Moldavite is a gemstone that resembles green glass and has drawn the interest of both crystal enthusiasts and skeptics. How did genuine moldavite come to be, and what precisely is real moldavite tektite? We shall explore moldavite’s intriguing geological history and development in this post.
One kind of tektite, a naturally occurring glass created by a meteorite collision, is moldavite. Around 15 million years ago, the actual meteorite that gave rise to moldavite impacted the Bohemian area of the Czech Republic. The impact’s extreme heat and pressure melted the surrounding sand and rocks, which later crystallized into the emerald-green glass that we now know as moldavite.
Among tektites, moldavite is distinct because it contains a lot of silicon dioxide, which gives it its green hue. Moldavite’s precise chemical makeup varies because the makeup of the rocks and soils in the impact region impacts it. Small bubbles, inclusions, or other flaws in some moldavite specimens are natural characteristics that give the gemstone individuality.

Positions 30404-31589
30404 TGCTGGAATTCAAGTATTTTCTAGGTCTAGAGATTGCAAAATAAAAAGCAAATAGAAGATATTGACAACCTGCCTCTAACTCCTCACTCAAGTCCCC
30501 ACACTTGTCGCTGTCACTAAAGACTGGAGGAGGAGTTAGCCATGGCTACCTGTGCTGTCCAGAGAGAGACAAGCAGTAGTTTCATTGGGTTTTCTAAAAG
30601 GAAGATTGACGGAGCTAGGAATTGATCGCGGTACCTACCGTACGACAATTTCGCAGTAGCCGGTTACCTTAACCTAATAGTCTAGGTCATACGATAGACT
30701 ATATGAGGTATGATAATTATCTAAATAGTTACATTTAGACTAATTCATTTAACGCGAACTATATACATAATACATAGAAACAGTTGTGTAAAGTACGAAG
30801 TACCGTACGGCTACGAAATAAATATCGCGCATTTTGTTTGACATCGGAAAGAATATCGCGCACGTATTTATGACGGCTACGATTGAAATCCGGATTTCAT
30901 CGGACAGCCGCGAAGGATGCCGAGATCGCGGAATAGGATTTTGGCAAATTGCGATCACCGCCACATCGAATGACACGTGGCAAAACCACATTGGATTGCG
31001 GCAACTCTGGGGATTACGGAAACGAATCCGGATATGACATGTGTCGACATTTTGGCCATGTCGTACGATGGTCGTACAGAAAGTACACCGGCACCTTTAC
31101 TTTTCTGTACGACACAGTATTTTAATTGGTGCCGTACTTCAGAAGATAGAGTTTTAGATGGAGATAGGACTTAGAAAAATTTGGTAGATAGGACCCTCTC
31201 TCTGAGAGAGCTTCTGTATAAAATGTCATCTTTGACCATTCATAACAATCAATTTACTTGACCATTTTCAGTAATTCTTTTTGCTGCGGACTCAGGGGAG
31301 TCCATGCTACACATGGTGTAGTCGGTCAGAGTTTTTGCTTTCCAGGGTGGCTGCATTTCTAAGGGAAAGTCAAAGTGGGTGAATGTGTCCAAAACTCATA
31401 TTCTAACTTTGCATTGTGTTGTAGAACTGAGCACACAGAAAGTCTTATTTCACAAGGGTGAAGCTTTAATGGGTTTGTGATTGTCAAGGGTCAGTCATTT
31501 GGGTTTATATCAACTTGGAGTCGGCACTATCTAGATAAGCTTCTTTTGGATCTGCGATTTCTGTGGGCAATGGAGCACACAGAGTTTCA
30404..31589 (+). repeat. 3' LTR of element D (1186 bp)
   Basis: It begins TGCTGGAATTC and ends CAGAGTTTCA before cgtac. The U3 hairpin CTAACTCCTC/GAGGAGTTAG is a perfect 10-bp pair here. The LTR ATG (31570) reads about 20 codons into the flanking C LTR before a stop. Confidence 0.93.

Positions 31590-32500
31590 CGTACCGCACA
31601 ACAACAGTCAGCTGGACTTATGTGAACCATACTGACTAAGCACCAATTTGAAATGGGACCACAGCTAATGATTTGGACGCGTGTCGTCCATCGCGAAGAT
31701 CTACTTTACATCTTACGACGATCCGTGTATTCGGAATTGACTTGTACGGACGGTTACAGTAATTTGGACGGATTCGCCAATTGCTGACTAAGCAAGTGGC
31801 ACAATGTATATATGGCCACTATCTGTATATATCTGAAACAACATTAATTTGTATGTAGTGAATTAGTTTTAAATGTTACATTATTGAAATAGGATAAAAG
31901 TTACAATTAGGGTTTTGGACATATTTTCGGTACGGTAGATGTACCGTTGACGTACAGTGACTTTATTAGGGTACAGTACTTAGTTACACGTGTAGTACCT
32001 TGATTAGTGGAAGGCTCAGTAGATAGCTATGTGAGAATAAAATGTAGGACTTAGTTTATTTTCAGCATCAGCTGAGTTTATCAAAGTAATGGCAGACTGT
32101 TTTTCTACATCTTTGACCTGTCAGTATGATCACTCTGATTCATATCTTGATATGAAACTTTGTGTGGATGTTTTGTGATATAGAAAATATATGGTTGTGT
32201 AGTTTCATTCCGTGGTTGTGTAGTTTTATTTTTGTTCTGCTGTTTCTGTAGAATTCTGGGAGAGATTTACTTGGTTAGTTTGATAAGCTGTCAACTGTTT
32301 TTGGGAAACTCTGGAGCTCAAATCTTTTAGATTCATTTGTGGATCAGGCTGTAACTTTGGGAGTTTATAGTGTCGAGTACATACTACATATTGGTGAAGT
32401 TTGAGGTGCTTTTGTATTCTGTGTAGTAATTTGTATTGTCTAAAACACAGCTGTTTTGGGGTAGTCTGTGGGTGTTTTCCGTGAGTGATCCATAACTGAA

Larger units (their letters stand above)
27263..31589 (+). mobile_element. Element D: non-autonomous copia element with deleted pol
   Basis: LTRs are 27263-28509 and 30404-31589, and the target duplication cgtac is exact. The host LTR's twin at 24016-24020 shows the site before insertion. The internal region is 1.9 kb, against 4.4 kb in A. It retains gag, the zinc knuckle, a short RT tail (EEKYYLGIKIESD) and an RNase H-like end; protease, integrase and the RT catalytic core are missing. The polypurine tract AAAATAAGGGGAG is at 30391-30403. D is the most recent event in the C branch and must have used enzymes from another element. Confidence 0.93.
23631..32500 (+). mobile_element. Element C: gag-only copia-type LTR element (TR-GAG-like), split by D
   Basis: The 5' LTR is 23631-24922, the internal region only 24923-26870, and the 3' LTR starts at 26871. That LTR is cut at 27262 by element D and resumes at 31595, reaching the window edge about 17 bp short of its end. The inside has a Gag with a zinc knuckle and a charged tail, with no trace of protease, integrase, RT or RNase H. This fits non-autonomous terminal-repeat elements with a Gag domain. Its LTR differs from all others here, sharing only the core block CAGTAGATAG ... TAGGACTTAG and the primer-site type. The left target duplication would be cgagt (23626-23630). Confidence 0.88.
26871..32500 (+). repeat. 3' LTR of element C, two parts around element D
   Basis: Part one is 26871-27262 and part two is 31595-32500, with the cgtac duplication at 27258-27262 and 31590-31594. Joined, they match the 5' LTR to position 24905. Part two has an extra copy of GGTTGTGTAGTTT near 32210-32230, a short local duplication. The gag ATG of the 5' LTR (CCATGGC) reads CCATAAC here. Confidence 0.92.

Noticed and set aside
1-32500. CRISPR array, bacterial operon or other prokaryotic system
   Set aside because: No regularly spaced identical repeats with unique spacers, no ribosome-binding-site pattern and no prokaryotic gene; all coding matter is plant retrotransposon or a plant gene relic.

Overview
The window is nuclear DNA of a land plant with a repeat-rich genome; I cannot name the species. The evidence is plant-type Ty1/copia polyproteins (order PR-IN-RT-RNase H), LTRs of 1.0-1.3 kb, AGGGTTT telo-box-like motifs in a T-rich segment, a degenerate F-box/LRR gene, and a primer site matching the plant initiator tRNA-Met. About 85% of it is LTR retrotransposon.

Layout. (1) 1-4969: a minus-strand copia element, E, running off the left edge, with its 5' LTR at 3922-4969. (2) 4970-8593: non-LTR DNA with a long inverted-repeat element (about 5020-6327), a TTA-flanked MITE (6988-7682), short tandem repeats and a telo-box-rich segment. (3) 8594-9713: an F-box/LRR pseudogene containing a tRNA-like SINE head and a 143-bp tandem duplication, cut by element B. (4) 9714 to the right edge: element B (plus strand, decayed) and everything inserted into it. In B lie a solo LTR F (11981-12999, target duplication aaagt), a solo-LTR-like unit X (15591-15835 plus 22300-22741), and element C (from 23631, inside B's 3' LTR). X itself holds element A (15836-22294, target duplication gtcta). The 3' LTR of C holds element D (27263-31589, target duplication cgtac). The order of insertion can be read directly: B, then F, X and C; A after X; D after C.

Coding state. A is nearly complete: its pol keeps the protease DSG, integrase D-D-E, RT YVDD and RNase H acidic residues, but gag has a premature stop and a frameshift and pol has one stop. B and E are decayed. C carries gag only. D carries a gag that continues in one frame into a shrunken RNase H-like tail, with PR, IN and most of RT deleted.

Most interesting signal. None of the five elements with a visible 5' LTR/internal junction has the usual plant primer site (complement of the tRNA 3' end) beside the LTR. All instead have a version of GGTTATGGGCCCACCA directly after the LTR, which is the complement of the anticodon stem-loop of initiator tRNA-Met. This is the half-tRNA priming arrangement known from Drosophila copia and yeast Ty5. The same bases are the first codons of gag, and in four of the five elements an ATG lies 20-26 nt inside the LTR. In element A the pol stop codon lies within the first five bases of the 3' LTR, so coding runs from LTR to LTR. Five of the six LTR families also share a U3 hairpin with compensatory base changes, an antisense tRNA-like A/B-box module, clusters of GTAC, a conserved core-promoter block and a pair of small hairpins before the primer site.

Moldavite is connected to both volcanic activity in the Bohemian area and its meteorite impact-related origin. Volcanic eruptions were triggered by the impact’s high heat, which combined the pressure and heat to create moldavite.
Only a few places on earth have been discovered to have moldavite, with the Czech Republic’s Bohemian area having the most significant quantities. However, little Moldavite shards have been found in nearby nations like Germany and Austria, suggesting that the meteorite impact significantly influenced worldwide.
As a result of a meteorite impact in the Bohemian area of the Czech Republic, Moldavite is a rare and intriguing gemstone. It is a sought-after gemstone for crystal fans and spiritual searchers due to its unusual composition and green hue. The next time you gaze at a piece of moldavite, stop to consider the tremendous geological forces that created this gemstone.